This is a compelling work of fiction about a woman (Athena) born in Transylvania to a Romani mother who left her in an orphanage and was later adopted by a wealthy Lebanese couple and raised in London. It is one of those books that dig into the mysteries of the transcendental world and one that blends the mundane life with the esoteric. This tale is a sure recipe not to please everyone but without any doubts this story is thought-provoking and will appeal to those with an avid interest in transcendentalism and divinity.
“ The Witch of Portobello” starts with the death of the main character, Athena, her life story is alternately told from the points of view of the people who knew her: her adoptive mother, her ex-husband, a journalist researching vampires, a priest, her landlord, a teacher of calligraphy, a historian and an actress. They each provide a different view of her, describing not only what they saw and experienced but adding their own impressions, interpreting her through their own beliefs and fears but we never learn what Athena really thinks herself.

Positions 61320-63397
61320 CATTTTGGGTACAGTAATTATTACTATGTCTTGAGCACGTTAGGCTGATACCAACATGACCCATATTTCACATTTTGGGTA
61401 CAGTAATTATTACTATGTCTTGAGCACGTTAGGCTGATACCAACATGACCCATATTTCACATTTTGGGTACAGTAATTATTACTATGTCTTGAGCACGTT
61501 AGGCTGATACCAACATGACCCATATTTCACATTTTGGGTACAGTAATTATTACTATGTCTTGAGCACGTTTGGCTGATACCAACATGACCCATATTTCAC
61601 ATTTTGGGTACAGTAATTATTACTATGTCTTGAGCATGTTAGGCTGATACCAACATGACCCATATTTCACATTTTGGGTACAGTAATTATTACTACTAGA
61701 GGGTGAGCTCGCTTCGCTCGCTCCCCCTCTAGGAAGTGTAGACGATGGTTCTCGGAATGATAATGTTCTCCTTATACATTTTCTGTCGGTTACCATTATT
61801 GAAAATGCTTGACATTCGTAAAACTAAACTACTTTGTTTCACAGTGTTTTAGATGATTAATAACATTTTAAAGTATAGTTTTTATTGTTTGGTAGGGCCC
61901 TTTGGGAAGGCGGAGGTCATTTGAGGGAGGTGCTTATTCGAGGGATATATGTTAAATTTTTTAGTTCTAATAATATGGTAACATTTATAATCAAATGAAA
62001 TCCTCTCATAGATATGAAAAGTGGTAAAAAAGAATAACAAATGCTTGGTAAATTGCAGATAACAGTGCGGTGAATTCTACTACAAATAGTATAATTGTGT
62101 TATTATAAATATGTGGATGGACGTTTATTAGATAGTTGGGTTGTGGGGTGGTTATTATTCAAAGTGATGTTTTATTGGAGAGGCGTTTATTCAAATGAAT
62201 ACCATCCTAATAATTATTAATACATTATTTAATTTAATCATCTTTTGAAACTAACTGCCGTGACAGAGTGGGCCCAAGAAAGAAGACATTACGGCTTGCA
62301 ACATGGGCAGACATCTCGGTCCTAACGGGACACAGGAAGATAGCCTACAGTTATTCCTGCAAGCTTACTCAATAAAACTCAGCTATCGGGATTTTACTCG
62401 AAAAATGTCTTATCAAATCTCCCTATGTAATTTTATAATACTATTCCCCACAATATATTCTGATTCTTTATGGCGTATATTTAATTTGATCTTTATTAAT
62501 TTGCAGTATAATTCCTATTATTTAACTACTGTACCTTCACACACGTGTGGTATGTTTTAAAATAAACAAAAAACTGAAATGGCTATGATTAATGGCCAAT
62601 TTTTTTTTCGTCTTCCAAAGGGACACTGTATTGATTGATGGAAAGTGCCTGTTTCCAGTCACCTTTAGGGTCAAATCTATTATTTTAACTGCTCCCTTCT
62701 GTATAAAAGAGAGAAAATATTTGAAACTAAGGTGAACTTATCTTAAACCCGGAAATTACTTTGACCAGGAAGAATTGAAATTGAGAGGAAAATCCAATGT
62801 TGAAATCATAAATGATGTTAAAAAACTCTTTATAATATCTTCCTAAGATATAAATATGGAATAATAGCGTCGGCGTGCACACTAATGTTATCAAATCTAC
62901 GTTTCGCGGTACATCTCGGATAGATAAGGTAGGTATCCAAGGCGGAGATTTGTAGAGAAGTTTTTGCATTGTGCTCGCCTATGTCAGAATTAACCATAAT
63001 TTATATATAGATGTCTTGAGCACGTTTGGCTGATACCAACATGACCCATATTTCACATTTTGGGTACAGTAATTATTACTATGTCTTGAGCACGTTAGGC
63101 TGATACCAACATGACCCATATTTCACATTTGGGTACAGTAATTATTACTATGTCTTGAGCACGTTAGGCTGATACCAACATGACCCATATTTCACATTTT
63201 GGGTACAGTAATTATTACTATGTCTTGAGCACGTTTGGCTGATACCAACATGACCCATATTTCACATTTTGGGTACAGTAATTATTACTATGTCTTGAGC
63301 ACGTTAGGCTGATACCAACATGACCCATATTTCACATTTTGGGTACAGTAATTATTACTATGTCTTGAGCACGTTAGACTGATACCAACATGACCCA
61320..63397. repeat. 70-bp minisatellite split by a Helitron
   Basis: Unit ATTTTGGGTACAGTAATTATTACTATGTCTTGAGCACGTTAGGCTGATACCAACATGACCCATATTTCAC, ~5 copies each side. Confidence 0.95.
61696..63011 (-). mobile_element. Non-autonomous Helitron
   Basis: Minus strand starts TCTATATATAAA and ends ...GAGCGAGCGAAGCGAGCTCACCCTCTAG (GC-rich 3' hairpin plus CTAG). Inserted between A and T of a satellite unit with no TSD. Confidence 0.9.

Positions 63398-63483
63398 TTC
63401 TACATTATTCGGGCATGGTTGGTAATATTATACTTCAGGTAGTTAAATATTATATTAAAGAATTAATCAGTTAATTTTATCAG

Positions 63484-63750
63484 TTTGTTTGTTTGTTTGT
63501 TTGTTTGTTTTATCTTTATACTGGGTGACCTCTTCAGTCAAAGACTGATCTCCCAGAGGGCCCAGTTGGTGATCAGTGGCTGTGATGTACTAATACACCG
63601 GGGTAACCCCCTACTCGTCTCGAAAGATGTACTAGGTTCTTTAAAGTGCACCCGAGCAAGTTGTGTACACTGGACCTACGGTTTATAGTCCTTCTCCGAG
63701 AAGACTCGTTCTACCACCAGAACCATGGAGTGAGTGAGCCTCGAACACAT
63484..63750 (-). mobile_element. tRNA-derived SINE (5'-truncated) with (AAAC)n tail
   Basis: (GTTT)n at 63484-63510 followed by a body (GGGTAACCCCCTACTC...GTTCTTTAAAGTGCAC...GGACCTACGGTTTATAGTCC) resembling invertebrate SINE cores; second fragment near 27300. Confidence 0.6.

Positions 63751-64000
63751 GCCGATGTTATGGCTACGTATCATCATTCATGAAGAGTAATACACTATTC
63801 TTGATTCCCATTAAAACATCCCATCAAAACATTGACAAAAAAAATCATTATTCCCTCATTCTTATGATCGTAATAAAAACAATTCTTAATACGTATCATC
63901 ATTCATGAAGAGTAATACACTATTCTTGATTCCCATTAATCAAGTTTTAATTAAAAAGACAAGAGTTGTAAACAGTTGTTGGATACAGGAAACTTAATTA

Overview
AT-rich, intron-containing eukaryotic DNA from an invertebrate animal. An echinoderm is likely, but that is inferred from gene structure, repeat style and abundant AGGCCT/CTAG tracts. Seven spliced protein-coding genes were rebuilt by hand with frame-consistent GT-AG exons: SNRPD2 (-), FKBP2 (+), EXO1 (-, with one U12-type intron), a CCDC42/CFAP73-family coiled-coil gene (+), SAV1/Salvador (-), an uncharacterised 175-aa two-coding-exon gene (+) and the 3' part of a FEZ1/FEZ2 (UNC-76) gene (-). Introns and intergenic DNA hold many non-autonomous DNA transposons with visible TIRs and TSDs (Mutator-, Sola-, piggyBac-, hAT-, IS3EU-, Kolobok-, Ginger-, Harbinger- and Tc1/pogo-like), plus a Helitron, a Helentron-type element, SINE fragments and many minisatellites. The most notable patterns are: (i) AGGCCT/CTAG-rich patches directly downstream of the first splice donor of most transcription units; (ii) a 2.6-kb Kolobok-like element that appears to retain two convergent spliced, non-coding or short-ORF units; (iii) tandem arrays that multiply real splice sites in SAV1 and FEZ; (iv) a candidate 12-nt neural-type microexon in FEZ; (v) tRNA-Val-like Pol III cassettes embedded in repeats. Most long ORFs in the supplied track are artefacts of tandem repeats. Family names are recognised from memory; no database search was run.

This book is complex, challenging and pushes the boundaries of our imagination. The intriguing premise is heavily laced with references to religion, spirituality and mysticism. Was the purpose of this book to question our own spirituality? Well this is a thought to ponder over…. The plot started well, was captivating enough and definitely quite original but ….isn't there always a but…. midway the author’s rambling lost me in the mumble jumble of all that New Age stuff and those gullible characters eventually got on my nerves. This story was way too creepy for my taste.